Dubai hopes to have a passenger-carrying drone regularly buzzing through the skyline of this futuristic city-state in July.

The arrival of the Chinese-made EHang 184 — which already has had its flying debut over Dubai's iconic, sail-shaped Burj al-Arab skyscraper hotel — comes as the Emirati city also has partnered with other cutting-edge technology companies, including Hyperloop One.

The question is whether the egg-shaped, four-legged craft will really take off as a transportation alternative in this car-clogged city already home to the world's longest driverless metro line.

Mattar al-Tayer, the head of Dubai's Roads & Transportation Agency, announced plans to have the craft regularly flying at the World Government Summit.

Before his remarks on Monday, most treated the four-legged, eight-propeller craft as just another curiosity at an event that views itself as a desert Davos.

"This is not only a model," al-Tayer said. "We have actually experimented with this vehicle flying in Dubai's skies."

The craft can carry a passenger weighing up to 100 kilograms (220 pounds) and a small suitcase.

After buckling into its race-car-style seat, the craft's sole passenger selects a destination on a touch-screen pad in front of the seat and the drone flies there automatically.

The drone, which has a battery allowing for a half-hour flight time and a range of up to 50 kilometers (31 miles), will be monitored remotely by a control room on the ground.

It has a top speed of 160 kph (100 mph), but authorities say it will be operated typically at 100 kph (62 mph).

Al-Tayer said the drone would begin regular operations in July. He did not elaborate.

The Road and Transportation Agency later issued a statement saying the drone had been examined by the Dubai Civil Aviation Authority and was controlled through 4G mobile internet.

The agency did not immediately respond to further questions from The Associated Press.

The United Arab Emirates already requires drone hobbyists to register their aircraft.

However, drone intrusions at Dubai International Airport, the world's busiest for international travel, has seen it shut down for hours at a time in recent months.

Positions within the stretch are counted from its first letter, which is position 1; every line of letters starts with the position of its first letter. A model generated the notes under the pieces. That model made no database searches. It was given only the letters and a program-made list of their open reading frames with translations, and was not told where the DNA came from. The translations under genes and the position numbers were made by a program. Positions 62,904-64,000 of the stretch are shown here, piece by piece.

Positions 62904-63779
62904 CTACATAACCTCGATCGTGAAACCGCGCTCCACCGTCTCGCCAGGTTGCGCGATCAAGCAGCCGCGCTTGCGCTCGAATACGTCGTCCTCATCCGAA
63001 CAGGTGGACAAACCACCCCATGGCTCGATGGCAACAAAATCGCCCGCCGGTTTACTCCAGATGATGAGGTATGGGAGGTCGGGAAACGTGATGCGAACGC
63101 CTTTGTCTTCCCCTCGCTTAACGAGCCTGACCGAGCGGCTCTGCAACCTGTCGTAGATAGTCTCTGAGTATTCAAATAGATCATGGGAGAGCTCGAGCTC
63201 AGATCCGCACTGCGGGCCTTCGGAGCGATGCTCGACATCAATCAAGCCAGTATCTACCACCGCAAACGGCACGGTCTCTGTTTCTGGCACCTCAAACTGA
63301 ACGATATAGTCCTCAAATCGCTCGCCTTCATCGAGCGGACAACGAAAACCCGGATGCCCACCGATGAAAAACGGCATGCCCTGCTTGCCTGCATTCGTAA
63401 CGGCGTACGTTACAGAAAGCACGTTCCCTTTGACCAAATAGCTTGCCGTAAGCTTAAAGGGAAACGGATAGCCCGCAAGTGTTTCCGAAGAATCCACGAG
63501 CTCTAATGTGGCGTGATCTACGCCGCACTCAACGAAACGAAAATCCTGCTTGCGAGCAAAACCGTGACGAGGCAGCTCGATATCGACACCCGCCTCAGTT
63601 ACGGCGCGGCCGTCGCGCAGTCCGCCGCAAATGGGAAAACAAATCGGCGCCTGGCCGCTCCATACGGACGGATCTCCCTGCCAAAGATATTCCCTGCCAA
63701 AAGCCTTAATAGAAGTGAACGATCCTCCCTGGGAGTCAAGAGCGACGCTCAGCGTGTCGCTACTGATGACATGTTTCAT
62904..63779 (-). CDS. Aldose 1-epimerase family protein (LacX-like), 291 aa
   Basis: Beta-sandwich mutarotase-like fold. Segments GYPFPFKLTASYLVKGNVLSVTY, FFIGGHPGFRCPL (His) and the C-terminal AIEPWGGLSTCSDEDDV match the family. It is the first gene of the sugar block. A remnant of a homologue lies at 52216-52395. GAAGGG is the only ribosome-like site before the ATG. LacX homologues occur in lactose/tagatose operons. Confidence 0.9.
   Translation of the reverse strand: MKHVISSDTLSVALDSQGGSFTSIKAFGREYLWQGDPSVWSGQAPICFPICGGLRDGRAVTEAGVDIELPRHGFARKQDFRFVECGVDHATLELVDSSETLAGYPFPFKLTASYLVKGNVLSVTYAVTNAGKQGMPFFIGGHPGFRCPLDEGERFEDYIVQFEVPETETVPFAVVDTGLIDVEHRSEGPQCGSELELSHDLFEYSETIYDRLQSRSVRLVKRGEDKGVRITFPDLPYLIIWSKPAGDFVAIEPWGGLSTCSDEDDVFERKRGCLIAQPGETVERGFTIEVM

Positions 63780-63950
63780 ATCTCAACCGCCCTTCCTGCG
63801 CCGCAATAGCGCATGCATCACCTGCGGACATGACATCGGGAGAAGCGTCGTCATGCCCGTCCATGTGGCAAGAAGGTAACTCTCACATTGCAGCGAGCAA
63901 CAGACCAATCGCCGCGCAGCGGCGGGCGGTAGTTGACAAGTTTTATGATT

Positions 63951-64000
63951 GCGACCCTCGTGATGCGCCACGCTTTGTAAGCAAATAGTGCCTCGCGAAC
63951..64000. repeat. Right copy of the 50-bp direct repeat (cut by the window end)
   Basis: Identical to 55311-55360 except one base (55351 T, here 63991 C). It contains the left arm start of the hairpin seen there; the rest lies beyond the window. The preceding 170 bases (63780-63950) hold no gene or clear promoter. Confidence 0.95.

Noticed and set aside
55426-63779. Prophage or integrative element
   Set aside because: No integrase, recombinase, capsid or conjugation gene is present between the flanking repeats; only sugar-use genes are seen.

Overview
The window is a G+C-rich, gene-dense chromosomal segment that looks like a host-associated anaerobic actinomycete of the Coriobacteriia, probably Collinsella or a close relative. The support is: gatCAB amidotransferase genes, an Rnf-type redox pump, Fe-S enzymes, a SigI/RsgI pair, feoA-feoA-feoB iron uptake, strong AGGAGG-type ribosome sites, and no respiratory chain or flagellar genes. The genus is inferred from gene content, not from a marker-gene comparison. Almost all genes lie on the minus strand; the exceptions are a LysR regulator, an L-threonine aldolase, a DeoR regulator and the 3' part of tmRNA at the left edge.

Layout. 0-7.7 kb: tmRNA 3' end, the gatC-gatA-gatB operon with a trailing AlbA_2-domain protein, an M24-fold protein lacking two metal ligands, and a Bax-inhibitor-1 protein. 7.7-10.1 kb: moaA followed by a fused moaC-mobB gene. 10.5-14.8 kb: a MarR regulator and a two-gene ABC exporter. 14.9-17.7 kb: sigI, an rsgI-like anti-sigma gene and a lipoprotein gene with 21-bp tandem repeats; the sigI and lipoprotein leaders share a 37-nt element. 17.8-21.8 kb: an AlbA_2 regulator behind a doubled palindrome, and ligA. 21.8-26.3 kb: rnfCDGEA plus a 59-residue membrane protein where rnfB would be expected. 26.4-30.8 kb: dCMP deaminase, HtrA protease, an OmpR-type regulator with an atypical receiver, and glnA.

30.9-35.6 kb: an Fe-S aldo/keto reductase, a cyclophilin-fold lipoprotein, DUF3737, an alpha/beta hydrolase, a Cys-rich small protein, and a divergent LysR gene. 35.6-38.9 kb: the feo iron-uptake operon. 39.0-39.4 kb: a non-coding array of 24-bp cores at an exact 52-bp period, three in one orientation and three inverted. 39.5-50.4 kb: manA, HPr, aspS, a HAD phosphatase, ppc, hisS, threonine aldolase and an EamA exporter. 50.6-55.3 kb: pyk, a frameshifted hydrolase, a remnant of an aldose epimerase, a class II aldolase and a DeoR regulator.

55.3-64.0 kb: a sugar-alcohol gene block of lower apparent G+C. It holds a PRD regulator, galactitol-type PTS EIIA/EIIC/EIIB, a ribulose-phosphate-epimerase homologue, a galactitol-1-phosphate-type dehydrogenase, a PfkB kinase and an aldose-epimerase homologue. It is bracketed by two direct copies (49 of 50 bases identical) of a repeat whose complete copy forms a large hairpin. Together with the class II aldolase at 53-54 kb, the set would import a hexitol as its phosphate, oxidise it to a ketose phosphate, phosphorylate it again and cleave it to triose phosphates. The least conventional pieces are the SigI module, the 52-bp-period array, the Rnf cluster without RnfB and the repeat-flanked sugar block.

EHang did not respond to a request for comment. In May, authorities in Nevada announced they would partner with EHang to test the 184 to possibly be cleared by the US Federal Aviation Administration.

The drone may be a techno curiosity for now but Dubai — the commercial capital of the oil-rich UAE and home to the long-haul carrier Emirates — has bold visions for the future and the 184 fits right into its plans.

Dubai's ruler, Sheikh Mohammed bin Rashid Al Maktoum, announced in April he wanted 25 percent of all passenger trips in the city to be done by driverless vehicles in 2030.

To that end, Dubai already has had the box-shaped driverless EZ10, built by France's EasyMile, cruise nearby the Burj Khalifa, the world's tallest building.

In October, Dubai signed a deal with Los Angeles-based Hyperloop One to study the potential for building a hyperloop line between it and Abu Dhabi, the Emirati capital.

A hyperloop has levitating pods powered by electricity and magnetism that hurtle through low-friction pipes at a top speed of 1,220 kph (760 mph).

Elon Musk, the co-founder of Tesla who appeared on Monday at the Dubai conference, first proposed the idea of a hyperloop in 2013.

Musk, who took no questions from reporters on Monday, later launched his Tesla car brand in Dubai at an event organizers said was not open to international media.

Musk has come under criticism for serving on a business council advising US President Donald Trump.

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